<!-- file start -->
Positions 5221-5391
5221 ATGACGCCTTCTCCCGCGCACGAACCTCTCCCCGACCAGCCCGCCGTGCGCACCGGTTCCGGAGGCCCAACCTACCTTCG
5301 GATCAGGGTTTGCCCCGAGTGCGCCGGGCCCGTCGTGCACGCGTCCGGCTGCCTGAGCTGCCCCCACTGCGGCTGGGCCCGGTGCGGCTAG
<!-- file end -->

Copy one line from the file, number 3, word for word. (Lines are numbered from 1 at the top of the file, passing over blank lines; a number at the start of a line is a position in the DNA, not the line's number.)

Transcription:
5301 GATCAGGGTTTGCCCCGAGTGCGCCGGGCCCGTCGTGCACGCGTCCGGCTGCCTGAGCTGCCCCCACTGCGGCTGGGCCCGGTGCGGCTAG